10 oz shredded cheese.


  1. To make the meat sauce brown the ground beef on high heat. Add the onion, garlic, tomatoes, tomato puree, salt, pepper, and water. Let the sauce lightly boil for about 10 minutes until it starts to thicken.
  2. To make the cheese sauce melt the butter in a different pot and mix in the flour. Add in the milk while stirring and let the sauce simmer for about 10 minutes. It’s supposed to be fairly thick. Add the cheese and let it melt. Add spices to taste.
  3. Layer the lasagna plates, meat sauce and cheese sauce in a bakeware dish, starting and ending with cheese sauce. Sprinkle grated cheese on the top.
  4. Bake in oven at 435f for about 30-40 minutes. Test with a stick or sharp knife to see if the pasta is done. Let it rest for a couple of minutes before serving.

Serve with salad and bread (Garlic bread is amazing with lasagna, just saying!) and enjoy πŸ™‚



Eplekake – Apple cake

Had some apples that needed to be used up and decided to try something I haven’t made in years, apple cake! Literally, I think the last time made this was in home economics. Ended up just as tasty as I remembered it, and a great thing to serve to my dinner guests!



  • 2 eggs.
  • 4,7oz sugar.
  • 3 tablespoons butter.
  • 5oz milk.
  • 6,3oz flour.
  • 1,5 teaspoons baking powder.
  • 2 apples, sliced thinly.
  • 1 tablespoon sugar.
  • 1 teaspoon cinnamon.


  1. Whip sugar and egg together until it’s stiff.
  2. Pour in melted butter and milk.
  3. Sift in flour with baking powder added in it. Use a spatula to stir everything together to a smooth batter.
  4. Pour the batter in a oiled cake pan.
  5. Put the apple slices in a nice pattern on top of the batter, sprinkle over sugar and cinnamon.
  6. Bake the cake for about 40 minutes at 350f. Let it rest for a few minutes before taking it out.

Slice and enjoy! Adding a bit of whipped cream or ice cream would be great. Mmmm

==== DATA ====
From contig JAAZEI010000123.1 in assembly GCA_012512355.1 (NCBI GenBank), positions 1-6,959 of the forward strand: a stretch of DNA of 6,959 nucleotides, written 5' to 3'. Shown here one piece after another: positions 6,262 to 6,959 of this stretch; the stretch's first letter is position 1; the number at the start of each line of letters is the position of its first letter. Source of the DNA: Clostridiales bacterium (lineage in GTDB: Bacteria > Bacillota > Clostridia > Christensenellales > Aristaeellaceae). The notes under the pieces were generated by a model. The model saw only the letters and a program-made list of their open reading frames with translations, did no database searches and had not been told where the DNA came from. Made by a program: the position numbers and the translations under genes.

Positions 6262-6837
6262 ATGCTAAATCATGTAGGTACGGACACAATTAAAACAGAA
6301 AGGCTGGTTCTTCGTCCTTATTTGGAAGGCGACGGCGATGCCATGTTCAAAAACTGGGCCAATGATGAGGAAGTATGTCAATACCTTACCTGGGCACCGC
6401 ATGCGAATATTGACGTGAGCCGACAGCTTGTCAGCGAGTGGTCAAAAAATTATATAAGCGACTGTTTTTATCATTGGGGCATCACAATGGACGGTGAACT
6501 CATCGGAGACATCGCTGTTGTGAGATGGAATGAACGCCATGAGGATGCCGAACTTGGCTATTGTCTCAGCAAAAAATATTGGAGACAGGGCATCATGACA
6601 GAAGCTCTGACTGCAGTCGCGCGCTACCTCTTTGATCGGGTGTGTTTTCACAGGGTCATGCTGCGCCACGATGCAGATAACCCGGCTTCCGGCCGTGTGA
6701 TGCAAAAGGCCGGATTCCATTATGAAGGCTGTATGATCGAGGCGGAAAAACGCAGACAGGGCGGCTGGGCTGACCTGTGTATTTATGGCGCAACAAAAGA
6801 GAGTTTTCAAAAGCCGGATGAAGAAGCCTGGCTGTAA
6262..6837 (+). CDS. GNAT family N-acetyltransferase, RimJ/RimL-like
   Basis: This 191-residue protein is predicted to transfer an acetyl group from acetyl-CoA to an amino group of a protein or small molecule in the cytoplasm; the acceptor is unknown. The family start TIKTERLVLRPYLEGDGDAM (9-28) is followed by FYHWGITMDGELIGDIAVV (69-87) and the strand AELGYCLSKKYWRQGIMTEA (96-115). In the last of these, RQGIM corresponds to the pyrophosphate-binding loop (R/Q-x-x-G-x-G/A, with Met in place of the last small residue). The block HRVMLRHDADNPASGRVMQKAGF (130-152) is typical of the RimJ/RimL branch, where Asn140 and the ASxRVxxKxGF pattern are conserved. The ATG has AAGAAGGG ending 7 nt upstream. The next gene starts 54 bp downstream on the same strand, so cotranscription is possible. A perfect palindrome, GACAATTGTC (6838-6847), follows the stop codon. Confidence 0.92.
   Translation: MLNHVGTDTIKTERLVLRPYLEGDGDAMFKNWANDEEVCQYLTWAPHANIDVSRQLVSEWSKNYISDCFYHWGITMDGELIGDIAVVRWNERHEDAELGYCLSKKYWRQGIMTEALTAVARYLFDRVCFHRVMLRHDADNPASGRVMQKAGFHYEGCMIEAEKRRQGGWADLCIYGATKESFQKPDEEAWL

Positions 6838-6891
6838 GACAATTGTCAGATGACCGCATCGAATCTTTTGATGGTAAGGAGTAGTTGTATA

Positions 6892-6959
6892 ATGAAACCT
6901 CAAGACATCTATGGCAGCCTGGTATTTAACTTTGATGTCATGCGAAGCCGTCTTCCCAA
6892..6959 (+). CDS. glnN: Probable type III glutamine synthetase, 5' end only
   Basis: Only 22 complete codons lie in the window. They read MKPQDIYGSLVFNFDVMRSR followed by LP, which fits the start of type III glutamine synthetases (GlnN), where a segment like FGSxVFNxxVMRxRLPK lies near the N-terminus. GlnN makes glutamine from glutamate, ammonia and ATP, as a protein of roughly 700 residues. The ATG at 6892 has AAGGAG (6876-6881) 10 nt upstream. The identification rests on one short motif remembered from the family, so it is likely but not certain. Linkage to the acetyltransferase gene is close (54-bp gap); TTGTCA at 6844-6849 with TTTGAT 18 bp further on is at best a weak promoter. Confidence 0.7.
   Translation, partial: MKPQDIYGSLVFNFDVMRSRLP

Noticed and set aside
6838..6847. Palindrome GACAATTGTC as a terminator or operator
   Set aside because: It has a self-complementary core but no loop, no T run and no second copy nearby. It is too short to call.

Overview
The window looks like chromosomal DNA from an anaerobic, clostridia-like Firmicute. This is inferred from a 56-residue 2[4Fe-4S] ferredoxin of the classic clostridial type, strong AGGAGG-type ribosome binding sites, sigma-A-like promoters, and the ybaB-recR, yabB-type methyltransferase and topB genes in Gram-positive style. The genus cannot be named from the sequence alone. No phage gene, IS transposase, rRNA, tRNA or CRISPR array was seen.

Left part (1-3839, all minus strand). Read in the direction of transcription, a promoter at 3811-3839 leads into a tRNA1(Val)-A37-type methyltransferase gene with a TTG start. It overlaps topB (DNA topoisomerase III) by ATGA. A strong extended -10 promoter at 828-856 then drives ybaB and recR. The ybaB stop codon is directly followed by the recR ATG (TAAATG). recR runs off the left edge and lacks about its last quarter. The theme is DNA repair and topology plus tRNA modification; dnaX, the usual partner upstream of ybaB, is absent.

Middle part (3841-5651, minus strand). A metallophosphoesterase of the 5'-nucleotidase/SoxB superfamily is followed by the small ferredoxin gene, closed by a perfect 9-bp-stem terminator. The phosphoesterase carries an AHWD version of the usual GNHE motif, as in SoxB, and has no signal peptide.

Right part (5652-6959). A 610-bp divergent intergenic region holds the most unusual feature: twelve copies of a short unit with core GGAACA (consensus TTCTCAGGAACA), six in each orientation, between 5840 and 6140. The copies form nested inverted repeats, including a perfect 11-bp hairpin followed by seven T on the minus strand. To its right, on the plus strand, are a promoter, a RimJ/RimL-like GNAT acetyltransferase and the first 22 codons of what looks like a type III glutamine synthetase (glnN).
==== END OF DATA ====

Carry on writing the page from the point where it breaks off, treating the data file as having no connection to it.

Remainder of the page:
Makaronigrateng – Macaroni bake

For my second post I decided I’d share this macaroni bake. It’s been a part of my rotation ever since I realized my little girl liked it, and when the Queen of Picky Eaters like something it’s a keeper! haha



  • 7oz macaroni.
  • 7oz meat of your choice. I usually use hot dogs.
  • 1 tablespoon butter.
  • 4 egg yolks.
  • 3,5oz grated cheese.
  • 1 teaspoon salt.
  • 1/4 ts pepper.
  • 4 egg whites, whipped.


  1. Cook and cool the macaroni.
  2. Add the meat, cut into pieces.
  3. Add in butter, egg yolks, spices, and cheese.
  4. Carefully stir in the whipped egg whites and pour the mixture into a ovenproof dish.
    Sprinkle cheese over the top.
  5. Cook it in the oven at 350-400f for about 40 minutes until it’s golden brown.

Then serve with potatoes or maybe a salad instead πŸ™‚




Vafler – Norwegian Waffles

With Friday being Waffle Day and my facebook feed being overrun with pictures of waffles, I just couldn’t help myself and decided to make some waffles too! Besides, I figured with company coming over that day for dinner it’d be a nice treat for afterwards πŸ™‚ In Norway waffles is primarily a sweet treat or dessert, not a breakfast food like I got used to it being in the states.